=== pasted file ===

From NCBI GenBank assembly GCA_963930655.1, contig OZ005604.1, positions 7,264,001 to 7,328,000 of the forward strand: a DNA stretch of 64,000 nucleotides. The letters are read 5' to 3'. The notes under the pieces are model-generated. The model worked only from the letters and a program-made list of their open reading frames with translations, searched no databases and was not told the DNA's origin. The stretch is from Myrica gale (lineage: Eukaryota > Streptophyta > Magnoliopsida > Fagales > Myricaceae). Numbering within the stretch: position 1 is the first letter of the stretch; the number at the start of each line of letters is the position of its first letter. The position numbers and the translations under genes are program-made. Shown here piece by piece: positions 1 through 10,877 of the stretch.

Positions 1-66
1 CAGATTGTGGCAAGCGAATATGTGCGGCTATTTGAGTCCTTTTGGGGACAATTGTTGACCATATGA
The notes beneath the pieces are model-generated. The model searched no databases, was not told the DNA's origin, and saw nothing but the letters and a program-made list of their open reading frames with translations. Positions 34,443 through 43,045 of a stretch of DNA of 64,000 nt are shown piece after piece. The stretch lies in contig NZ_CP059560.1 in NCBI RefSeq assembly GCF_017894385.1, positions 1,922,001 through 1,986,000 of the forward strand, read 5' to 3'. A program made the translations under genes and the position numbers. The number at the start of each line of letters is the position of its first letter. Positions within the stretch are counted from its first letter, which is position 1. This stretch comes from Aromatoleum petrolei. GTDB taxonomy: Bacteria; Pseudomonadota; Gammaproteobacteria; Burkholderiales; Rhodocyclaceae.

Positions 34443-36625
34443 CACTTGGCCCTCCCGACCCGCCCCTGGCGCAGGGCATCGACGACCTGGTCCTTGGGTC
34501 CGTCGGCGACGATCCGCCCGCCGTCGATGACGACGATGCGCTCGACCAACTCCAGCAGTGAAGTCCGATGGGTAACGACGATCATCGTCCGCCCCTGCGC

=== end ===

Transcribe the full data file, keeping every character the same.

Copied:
From NCBI GenBank assembly GCA_963930655.1, contig OZ005604.1, positions 7,264,001 to 7,328,000 of the forward strand: a DNA stretch of 64,000 nucleotides. The letters are read 5' to 3'. The notes under the pieces are model-generated. The model worked only from the letters and a program-made list of their open reading frames with translations, searched no databases and was not told the DNA's origin. The stretch is from Myrica gale (lineage: Eukaryota > Streptophyta > Magnoliopsida > Fagales > Myricaceae). Numbering within the stretch: position 1 is the first letter of the stretch; the number at the start of each line of letters is the position of its first letter. The position numbers and the translations under genes are program-made. Shown here piece by piece: positions 1 through 10,877 of the stretch.

Positions 1-66
1 CAGATTGTGGCAAGCGAATATGTGCGGCTATTTGAGTCCTTTTGGGGACAATTGTTGACCATATGA
The notes beneath the pieces are model-generated. The model searched no databases, was not told the DNA's origin, and saw nothing but the letters and a program-made list of their open reading frames with translations. Positions 34,443 through 43,045 of a stretch of DNA of 64,000 nt are shown piece after piece. The stretch lies in contig NZ_CP059560.1 in NCBI RefSeq assembly GCF_017894385.1, positions 1,922,001 through 1,986,000 of the forward strand, read 5' to 3'. A program made the translations under genes and the position numbers. The number at the start of each line of letters is the position of its first letter. Positions within the stretch are counted from its first letter, which is position 1. This stretch comes from Aromatoleum petrolei. GTDB taxonomy: Bacteria; Pseudomonadota; Gammaproteobacteria; Burkholderiales; Rhodocyclaceae.

Positions 34443-36625
34443 CACTTGGCCCTCCCGACCCGCCCCTGGCGCAGGGCATCGACGACCTGGTCCTTGGGTC
34501 CGTCGGCGACGATCCGCCCGCCGTCGATGACGACGATGCGCTCGACCAACTCCAGCAGTGAAGTCCGATGGGTAACGACGATCATCGTCCGCCCCTGCGC